I pondered over the title of this post – Artistic Licence? Art for Art’s Sake? The Emperor’s New Clothes?
Any one of which suits, all of them typically something I’d read in The Sun or The Daily Mail. I don’t read either paper but I suspect on this occasion I would side with their point of view rather than my favoured ‘quality’ press….so I swatted up.
What depresses me is that my whole life I have felt intellectually inferior to peers because I have ultimately reached a point at which I have to concede, “I just don’t get it!”, where others do. For example, as I have said before, I like the Traviata as an opera. From stuff I’ve read in the past, opera goers would find this appalling….evidently some feel it’s the Now That’s What I Call music of the opera world. In contrast Tosca, lauded by so many, I sat through and found largely to be a load of dischordant warbling.
And now this.
I saw it on Have I Got News For You and instantly wanted to read up on it – Invisible: Art about the Unseen 1957 – 2012 at the Hayward Gallery.
Invisible art – yes.
Or as we like to say – taking the mick.
And though some have joked about handing over an invisible £8 entry fee, I would argue my fee to the death at the Hayward Gallery, where the event is being held.
I am fascinated by art but maybe the blunt Northerner within has finally reached the end of her own appreciative tether.
From The Independent to The Telegraph to The Guardian, without exception everyone has taken the safe, cautious standpoint of merely describing what the Hayward’s obvious press release has stated…what the gallery aims to achieve, ‘amusing’ anecdotes related to one piece and the history of invisible art.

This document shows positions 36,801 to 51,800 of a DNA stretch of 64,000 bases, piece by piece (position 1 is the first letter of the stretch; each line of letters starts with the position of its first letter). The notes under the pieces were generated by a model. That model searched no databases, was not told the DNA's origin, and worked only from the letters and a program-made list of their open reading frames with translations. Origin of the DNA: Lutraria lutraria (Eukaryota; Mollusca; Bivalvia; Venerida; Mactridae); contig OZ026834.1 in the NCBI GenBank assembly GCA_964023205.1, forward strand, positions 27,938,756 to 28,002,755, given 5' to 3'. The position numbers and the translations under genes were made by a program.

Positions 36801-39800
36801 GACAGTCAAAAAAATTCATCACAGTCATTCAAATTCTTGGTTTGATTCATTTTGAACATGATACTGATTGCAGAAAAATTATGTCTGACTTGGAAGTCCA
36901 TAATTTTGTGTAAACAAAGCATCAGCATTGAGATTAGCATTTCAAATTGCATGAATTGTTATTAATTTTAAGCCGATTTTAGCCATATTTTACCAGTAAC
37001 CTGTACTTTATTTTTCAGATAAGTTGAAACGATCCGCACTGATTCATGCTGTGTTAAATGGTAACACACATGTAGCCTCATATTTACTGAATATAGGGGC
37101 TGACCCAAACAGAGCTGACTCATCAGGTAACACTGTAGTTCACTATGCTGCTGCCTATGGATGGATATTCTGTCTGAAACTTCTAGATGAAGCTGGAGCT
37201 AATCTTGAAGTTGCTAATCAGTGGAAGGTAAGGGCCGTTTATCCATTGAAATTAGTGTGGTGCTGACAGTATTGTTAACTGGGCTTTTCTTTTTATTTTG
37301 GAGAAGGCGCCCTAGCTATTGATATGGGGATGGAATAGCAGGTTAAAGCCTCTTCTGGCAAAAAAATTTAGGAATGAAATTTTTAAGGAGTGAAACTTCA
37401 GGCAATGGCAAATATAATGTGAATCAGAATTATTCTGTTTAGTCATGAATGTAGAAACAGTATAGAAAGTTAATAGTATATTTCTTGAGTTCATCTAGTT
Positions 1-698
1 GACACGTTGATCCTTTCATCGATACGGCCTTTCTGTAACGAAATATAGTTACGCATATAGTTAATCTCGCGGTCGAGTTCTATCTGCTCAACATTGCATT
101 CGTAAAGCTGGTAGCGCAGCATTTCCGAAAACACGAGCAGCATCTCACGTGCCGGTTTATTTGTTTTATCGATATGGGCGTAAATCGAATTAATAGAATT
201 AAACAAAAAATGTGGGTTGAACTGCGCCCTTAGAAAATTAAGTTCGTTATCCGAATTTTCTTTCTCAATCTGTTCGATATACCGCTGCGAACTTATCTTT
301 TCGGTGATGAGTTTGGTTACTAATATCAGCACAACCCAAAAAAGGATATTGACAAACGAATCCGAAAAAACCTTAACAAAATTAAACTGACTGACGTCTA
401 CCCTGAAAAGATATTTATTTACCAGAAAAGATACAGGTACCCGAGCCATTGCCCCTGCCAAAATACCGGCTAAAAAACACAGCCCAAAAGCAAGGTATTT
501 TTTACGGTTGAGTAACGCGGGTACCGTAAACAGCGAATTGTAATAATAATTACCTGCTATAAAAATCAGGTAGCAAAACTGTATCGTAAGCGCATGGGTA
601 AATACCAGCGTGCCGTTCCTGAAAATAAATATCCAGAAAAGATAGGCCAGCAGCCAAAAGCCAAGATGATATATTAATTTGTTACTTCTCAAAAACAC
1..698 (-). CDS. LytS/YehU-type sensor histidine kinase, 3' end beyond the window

So on the basis of such a lack of outcry I assume once more that I don’t get it because my intellect is lacking.
It’s interesting, yes, that you can convince so many people of something that isn’t there, that there is something to ponder but isn’t that meditation in another world?
I have to bring this back to a time of recession – I find it quite vulgar (albeit it incredibly clever!) to charge people for something which isn’t there.
Visiting trade fairs where the focus, as a buyer, is, for me, design-led giftware, I am painfully aware of cost versus function versus creative versus fashion. As a long tail outfit I am also acutely aware of shelf life; how sustainable are some designs, how many have a life beyond this season’s flash in the pan wanna-have. I meet folk whose designs are literally achingly beautiful, the joy being the touch, the feel, the visual feast of colour and form and clever functionality. There’s wit, there’s appeal, there’s turning a mug which could be so bland into something you need to drink from. There are colours that make you want to give your whole house a make-over. OK it’s giftware, it’s not art I realise that, of course, but it’s real and it’s been through a design process not entirely removed from that of pure art. It’s probably been equally self indulgent at some point in that process but I’d rather spend my £8 on surprising little luxury with the added benefit of being able to see where my money has gone.
The exhibition starts on the 12th June, runs till the 5th August and stars works by Yoko Ono, Andy Warhol, Yves Klein and Tom Friedman, among others.